Relaciones Internacionales – Comunicación Internacional

Why did the Allies leave Franco’s dictatorship after WWII?

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Kristjan Arnold

At the Yalta summit meeting, Roosevelt, Churchill & Stalin agreed that it was not enough to defeat Fascism militarily. They determined then & there that as a guiding principle of State, Fascism had to be erradicated wherever it was found. That included Spain, where General Franco was an enthusiastic adherant to Fascism and so it was agreed Franco had to be ousted. A specific plan was devised to achieve this. The plan called for the return of the monarchy in the person of the exiled pretender to Spain’s throne, Juan de Bourbon (Count of Barcelona).

So, what happened? A few weeks later, Roosevelt suddenly died and Churchill was voted out of office. Enter Harry S. Truman, who quickly [and rightly] realized that the real threat to Western lifestyle was no longer Fascism but rather Stalin’s post-war ploys to sieze power in all of continental Europe and create Soviet puppet states. A second Big-3 summit meeting was held at Potsdam. Truman arrived at the meeting already convinced that his illustrious predecessor had gone too far in extending trust & confidence in Stalin. The meeting ended abruptly, all prior bets were off and the Cold War began.

Overnight, Spain took on an enhanced strategic importance, as US military planners determined that in the event of a Soviet invasion of Western Europe, the only part of the continent that could be defended was Iberia. Suddenly, the notion of a military strongman who openly detested Communism sounded like a good deal. The British had doubts about the shift in American policy but were not in a position to defy the US. For his part, Franco sent signals that his policies during the War were not pro-Fascist, per-se, but rather anti-Communist. Before 1945 was over, Franco had received a 2nd lease on life and he knew it.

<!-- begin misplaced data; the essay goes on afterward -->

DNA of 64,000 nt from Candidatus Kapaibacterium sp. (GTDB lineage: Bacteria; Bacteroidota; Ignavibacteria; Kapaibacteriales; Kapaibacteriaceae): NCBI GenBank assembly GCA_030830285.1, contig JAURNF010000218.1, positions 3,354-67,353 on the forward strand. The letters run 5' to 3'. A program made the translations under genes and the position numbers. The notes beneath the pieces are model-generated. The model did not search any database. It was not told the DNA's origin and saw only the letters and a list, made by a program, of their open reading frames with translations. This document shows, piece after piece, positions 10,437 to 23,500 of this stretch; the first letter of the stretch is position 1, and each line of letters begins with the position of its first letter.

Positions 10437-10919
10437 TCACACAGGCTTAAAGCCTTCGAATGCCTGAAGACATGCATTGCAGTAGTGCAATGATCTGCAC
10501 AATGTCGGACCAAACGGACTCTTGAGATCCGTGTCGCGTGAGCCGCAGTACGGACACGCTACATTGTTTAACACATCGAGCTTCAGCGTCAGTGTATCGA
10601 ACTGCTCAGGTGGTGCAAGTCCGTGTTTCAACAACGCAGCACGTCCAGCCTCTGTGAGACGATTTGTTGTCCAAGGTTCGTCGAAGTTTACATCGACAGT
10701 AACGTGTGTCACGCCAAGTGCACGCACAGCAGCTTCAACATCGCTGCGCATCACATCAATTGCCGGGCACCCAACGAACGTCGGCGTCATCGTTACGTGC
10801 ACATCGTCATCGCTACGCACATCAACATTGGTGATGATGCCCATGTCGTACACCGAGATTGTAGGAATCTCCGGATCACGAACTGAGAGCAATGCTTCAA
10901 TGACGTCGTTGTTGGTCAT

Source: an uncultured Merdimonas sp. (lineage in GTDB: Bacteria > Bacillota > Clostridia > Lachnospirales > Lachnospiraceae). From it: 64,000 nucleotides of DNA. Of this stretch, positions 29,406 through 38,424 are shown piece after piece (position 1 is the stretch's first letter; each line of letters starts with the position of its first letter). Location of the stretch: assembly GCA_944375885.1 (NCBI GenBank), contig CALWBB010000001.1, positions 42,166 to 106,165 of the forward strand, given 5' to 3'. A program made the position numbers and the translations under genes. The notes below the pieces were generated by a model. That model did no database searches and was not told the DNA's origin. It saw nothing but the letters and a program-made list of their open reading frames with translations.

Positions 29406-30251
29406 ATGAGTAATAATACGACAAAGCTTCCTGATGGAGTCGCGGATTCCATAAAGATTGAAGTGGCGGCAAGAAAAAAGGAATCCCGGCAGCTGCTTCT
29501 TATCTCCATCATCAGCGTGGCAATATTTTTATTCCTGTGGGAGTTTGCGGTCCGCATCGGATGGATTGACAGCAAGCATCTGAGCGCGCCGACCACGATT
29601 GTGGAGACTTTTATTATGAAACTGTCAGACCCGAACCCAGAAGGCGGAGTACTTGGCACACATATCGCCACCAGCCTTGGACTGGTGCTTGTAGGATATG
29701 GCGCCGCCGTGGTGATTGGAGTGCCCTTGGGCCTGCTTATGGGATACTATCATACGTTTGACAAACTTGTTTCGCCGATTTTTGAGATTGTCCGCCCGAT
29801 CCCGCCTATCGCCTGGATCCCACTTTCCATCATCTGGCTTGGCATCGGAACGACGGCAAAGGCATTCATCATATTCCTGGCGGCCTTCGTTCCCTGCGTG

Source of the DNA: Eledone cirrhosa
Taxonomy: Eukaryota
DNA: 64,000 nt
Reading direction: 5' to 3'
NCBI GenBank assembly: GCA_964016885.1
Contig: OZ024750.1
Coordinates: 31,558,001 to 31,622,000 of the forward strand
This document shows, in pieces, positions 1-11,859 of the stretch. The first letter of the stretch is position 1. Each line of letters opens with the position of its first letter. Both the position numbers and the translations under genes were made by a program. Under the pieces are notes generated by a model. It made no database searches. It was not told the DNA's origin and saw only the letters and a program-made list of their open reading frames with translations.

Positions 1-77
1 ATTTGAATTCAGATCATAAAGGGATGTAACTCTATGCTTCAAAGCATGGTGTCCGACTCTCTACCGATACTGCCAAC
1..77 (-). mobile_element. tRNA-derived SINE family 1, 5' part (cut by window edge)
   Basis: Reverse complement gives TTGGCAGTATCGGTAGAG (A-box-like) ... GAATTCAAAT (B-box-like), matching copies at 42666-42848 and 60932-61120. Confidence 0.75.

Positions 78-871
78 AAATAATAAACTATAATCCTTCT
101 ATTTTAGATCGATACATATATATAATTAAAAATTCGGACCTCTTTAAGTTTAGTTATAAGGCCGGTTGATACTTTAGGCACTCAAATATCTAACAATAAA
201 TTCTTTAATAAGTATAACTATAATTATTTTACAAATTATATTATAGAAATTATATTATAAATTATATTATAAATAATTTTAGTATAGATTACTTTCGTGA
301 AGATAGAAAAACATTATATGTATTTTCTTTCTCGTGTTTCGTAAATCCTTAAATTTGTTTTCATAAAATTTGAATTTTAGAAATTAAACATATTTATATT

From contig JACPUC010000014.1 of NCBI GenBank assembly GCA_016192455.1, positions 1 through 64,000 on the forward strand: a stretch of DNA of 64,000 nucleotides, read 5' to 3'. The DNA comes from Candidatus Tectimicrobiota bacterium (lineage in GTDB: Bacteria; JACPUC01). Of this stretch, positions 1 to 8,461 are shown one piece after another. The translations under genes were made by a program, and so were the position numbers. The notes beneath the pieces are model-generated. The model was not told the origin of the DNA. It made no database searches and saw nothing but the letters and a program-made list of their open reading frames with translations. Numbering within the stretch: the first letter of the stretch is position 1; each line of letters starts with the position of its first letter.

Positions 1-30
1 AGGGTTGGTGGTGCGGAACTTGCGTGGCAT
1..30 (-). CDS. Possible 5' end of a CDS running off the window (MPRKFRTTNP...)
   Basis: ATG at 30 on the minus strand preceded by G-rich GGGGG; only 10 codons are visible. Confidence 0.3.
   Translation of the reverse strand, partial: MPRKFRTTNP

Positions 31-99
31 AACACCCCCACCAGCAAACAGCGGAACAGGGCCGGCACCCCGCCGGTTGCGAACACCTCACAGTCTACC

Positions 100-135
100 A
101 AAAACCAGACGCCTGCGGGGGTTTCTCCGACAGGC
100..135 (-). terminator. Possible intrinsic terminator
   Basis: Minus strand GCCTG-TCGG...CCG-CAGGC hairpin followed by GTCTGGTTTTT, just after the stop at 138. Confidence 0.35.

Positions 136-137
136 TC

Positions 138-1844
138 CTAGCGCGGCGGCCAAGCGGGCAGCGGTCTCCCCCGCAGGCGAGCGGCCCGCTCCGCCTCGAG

It would take another 2 years before US policy was formally & firmly altered. George Kennan, the architect of US Cold War policy penned the draft recommendation, which read as follows:

It is the recommendation of the Policy Planning Staff, that instead of openly opposing the Franco regime, we should work toward a normalization of U.S.-Spanish relations, both political and economic. As best as possible, this should be done in such manner as to avoid strengthening the Franco Regime. No public announcement need be made regarding our views. Our objective is to restore relations, irrespective of wartime ideological considerations or the character of the Regime in power. Steps should be taken whereby the various sanctions we have imposed are quietly dropped ….

The National Security Council reviewed Kennan’s proposal in December ‘47. Reluctantly, Truman gave his “concurrence” — one step below “agreement”. The difference was symbolic, meaning the President did not embrace the proposal but declined to object to the shift as a matter of US policy. Later that month, in a meeting with British policy makers, the Under Secretary of State Robert Lovett frankly stated, ‘the kick-Franco-out-now policy is over, as far as we’re concerned.’

In short: Cold War reality reared its ugly head, the Count of Barcelona spent the next 30 years in exile and Franco’s plump rear-end was spared a complete reaming, courtesy of George S. Patton and/or Bernard Montgomery. All of these and other fascinating tidbits of Spain’s recent history are covered in my book, ‘The Reign in Spain’ (Amazon-Kindle).



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